Personal development plan Pharmacist example
- PDP is essentially a process
- PDP is a student opportunity to reflect, plan and review learning
- PDP is related to the development of transferable skills
- PDP can and should result in a range of useful products
- e-portfolios can play a part in the process and be a medium for products
EPICS Final Report
The Dearing Report states that an institution should provide ‘a transcript recording student achievement which should follow a common format devised by institutions collectively through their representative bodies [and] a means by which students can monitor, build and reflect upon their personal development.’ (Recommendation 20, National Committee of Inquiry in Higher Education 1997).
The transcript, consisting of an institutional record of learners’ achievements and associated academic credit, has been widely implemented in HEIs (more information is provided in the transcripts held at The Centre for Recording Achievement). PDP implementation, in comparison, is patchy and very varied across, and between, institutions (Streeting 2007) and between different subject areas.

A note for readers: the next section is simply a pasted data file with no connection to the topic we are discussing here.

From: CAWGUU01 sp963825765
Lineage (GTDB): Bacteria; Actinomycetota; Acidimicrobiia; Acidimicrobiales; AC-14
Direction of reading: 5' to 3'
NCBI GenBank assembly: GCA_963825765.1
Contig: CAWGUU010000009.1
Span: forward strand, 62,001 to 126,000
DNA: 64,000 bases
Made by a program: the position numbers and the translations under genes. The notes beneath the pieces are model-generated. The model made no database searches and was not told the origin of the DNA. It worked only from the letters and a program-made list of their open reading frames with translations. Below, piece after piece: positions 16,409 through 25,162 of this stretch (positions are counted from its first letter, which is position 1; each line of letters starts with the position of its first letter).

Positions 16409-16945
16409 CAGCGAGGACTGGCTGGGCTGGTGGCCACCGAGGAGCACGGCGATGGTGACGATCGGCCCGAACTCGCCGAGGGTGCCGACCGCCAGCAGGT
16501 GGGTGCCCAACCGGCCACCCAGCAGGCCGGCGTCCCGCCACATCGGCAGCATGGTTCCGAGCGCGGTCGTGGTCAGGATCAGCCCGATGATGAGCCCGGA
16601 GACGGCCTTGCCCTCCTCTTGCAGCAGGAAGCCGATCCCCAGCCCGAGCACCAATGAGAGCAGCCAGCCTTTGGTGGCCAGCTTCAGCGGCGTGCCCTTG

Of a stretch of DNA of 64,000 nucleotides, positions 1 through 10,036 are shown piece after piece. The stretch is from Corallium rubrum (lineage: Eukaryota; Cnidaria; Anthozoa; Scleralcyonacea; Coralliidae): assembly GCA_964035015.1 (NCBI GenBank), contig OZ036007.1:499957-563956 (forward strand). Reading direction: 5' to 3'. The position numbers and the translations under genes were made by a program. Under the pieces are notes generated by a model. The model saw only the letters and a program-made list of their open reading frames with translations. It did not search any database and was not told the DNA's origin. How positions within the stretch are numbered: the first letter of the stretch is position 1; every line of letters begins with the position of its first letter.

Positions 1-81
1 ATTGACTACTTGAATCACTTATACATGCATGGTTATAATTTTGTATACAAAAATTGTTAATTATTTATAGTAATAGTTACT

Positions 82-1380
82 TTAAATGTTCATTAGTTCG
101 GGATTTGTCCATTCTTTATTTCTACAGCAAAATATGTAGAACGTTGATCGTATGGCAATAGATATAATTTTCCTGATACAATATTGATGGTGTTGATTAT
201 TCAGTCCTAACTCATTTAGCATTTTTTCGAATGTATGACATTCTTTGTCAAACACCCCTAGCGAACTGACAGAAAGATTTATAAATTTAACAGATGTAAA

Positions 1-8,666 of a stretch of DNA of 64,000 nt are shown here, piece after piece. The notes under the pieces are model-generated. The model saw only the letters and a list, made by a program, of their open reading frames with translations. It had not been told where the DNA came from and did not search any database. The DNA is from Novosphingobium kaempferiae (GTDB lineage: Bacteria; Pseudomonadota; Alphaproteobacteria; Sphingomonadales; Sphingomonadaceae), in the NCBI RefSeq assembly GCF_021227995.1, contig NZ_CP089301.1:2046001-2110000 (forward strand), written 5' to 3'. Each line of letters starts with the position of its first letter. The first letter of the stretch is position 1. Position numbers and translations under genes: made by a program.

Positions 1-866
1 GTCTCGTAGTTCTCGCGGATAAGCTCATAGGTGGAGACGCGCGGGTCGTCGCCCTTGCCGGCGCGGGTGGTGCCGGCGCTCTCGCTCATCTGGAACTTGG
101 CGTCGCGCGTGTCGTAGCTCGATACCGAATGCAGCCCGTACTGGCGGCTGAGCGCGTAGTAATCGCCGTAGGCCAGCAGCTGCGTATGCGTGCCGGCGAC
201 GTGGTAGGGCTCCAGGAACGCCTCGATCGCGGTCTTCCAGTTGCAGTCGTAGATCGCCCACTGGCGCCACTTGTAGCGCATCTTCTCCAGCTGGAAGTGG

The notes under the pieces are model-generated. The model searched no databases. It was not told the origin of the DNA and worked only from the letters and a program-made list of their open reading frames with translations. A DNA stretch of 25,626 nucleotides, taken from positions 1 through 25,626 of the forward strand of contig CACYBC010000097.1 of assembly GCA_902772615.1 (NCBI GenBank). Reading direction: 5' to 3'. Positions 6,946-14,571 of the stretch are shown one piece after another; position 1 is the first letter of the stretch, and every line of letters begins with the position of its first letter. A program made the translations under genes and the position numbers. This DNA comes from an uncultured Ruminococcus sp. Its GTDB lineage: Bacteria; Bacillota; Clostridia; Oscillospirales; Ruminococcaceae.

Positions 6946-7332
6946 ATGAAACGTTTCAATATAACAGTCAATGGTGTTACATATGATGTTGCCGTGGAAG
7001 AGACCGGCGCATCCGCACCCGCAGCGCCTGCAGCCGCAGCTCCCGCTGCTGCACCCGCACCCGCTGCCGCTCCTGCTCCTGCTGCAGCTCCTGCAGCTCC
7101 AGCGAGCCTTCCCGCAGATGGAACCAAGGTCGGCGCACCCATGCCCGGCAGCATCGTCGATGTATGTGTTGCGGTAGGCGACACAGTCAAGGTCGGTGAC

Professional education has used paper-based portfolios linked to PDP and lifelong learning since the 1980s (Cotterill et al 2004). For example, the Danish Ministry of Education and its education and training programme promotes an educational portfolio to support a personal educational plan (Stefani et al 2007). In vocational education, learners have often been asked to provide evidence of knowledge and competence. The e-portfolio is a natural progression to presenting such evidence.
PDP supported through e-portfolios has the potential to improve learner performance especially when linked to action planning and goal setting (Gough et al 2003) but initially it can be challenging to integrate into the curriculum (Gathercoal 2002). Some learners require significant scaffolding whilst others need a greater degree of flexibility. Different pathways could be provided which have prompts for some learners, whilst examples to work on may be enough for others. At the University of Strathclyde, the MSc in Pharmacy has used an e-portfolio system to integrate PDP within the programme. Careful planning was required to ensure that the assessment focused on the process of learning as well as the product (Stefan et al 2007). There are different models demonstrating how e-portfolios can support PDP. Examples include a central repository for the storage of artefacts for PDP and an area which encourages learners to reflect on their management of their learning and plan for the future.